You know to be backscattered at such a large angle, the distance of closest approach is going to be very small, on the order of the size of the nucleus ($10^{-15}$). That eliminates choices C, D, and E.

So what about A? Well, $50^{1/3}$ is somewhere between 3 and 4, so at most choice A is something like 1.22*4 fm, or about 5 fm. That's smaller than a big nucleus like silver.

That leaves choice B, which at 29 fm strikes me as quite reasonable
 Moush2010-09-29 19:09:21 I don't see how simply being reflected 180 degrees means that an extremely close nuclear approach is involved. Sure, if $\.v_{alpha}$ << $\.v_{atom}$ then it's more likely that it gets deflected < 180 degrees. But if $\.v_{alpha}$ < $\.v_{atom}$ or $\.v_{alpha}$ ~/>/>> $\.v_{atom}$ then 180 deg reflections are likely. Proximity will be inversely proportional to its speed and probability will be directly proportional to its speed. I guess getting to know ETS is part of the problem, knowing when to assume and how much one can without much worry...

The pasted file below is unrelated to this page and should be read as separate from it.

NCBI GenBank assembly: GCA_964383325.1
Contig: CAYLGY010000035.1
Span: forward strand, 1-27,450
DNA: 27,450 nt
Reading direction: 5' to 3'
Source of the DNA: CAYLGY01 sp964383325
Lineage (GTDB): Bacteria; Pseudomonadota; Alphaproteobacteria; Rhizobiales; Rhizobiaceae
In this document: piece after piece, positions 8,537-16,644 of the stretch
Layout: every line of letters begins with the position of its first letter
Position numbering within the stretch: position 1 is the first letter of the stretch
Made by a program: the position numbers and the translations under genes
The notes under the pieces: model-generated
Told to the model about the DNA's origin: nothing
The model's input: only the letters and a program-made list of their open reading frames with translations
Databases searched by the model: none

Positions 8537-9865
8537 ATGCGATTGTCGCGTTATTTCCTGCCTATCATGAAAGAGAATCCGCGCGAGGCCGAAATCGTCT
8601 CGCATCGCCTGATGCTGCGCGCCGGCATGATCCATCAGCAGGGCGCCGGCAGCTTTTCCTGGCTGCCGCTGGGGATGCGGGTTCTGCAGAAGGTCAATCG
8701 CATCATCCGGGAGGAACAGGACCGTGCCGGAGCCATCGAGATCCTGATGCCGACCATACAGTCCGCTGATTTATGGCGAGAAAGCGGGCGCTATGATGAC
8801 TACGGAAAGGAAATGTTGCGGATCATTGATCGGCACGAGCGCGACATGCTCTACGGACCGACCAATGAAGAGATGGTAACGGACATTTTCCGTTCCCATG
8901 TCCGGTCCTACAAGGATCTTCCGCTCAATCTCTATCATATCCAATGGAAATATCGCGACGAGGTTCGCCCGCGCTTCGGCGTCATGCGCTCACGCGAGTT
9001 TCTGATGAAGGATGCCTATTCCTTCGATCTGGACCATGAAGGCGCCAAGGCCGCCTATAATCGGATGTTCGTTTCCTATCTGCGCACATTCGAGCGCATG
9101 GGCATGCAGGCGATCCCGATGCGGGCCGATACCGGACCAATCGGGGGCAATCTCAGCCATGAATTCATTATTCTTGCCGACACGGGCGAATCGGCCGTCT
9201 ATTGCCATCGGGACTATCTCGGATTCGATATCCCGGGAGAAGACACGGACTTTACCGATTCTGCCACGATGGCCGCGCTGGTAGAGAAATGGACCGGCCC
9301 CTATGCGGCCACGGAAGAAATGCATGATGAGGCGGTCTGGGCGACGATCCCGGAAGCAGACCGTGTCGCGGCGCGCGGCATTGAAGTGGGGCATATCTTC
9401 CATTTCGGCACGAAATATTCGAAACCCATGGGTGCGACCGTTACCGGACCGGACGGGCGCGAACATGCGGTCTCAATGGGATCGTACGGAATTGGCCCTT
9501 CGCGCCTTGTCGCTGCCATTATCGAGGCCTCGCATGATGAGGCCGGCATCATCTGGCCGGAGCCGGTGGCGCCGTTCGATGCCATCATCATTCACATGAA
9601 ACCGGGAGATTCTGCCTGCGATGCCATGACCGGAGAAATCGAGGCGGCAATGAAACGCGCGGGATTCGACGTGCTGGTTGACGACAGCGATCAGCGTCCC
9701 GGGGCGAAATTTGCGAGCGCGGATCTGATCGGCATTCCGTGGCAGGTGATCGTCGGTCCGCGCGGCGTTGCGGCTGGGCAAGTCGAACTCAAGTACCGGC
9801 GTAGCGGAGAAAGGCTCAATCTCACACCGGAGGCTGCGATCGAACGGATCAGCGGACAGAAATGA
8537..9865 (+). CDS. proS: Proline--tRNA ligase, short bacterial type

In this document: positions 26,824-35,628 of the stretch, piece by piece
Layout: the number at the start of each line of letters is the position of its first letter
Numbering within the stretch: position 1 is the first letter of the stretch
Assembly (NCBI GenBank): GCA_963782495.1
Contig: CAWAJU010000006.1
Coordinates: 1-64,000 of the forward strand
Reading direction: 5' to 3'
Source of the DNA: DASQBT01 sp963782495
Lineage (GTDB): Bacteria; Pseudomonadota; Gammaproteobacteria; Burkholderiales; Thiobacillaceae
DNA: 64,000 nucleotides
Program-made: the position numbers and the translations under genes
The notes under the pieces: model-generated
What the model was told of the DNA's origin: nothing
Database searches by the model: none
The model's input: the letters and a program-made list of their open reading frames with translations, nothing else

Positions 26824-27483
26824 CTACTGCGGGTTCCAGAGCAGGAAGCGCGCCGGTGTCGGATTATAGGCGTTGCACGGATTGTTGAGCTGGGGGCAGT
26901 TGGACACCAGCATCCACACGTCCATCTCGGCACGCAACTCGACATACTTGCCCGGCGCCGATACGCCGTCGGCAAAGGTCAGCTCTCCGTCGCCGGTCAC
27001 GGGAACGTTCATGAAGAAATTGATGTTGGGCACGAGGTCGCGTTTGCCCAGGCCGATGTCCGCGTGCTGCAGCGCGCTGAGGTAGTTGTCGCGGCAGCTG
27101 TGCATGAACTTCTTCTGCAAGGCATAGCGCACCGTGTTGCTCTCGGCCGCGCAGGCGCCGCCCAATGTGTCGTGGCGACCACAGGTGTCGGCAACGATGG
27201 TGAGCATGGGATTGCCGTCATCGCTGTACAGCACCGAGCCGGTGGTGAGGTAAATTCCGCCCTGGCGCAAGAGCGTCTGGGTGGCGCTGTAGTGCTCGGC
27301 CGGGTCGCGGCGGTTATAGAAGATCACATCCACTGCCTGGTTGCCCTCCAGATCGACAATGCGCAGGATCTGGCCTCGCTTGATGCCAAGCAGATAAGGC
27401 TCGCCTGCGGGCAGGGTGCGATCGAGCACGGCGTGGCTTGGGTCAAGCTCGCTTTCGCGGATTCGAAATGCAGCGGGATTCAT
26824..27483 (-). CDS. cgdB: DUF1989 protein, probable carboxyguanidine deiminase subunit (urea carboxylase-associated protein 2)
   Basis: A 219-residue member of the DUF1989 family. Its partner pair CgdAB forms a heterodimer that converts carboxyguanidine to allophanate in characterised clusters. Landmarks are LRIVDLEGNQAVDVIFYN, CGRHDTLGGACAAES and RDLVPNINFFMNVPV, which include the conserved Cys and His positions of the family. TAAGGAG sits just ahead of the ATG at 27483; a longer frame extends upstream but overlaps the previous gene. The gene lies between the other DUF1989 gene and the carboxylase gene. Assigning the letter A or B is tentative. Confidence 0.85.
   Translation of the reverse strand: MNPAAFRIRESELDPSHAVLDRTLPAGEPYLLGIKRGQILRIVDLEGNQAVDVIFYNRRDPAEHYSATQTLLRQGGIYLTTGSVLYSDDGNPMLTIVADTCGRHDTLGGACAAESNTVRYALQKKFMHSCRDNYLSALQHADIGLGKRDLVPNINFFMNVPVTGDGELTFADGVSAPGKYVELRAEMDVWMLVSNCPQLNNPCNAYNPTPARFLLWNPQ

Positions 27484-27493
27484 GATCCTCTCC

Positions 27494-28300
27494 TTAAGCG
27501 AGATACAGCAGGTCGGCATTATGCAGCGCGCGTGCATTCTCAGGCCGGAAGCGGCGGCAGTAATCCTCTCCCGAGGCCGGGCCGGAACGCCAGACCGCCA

cyberdeathreaper
2007-01-07 21:25:35
I second that comment by scottopoly - this seems like a very involved calculation to be doing by hand (translation = it seems time-consuming). Are there any shortcuts in the calculation to consider? Or, perhaps another approach?
 yosun2007-02-22 19:04:19 Well, it's not very time consuming, since we are just solving for r... From baby's basic math, you should get $r=100kq^2/(5E6eV)\approx100\times 9E9\times 1.5E-19/(5E6)$. Note that in the approx, I did not square the q, since one of the q's cancel in the conversion $1eV\approx 1.5 E-19J$... The answer comes out to the right order, which is enough for this question.
scottopoly
2006-11-03 15:49:25
ah yes, the old "convert to SI".
 Blake72007-09-22 22:06:35 eV to Joules and back is given no less than TWICE in the Table of Information at the beginning of the test. You should easily see it in Planck's constant h = 6.63E-34 Joule*second = 4.14E-15 eV* second (6.63E-34Joule = 4.14E-15 eV) and also again in the magnitude of the electron charge e = 1.6o218 E-19 Coulomb (from the definition of "Electron Volt") Drill those a couple of times and they'll be right there for you.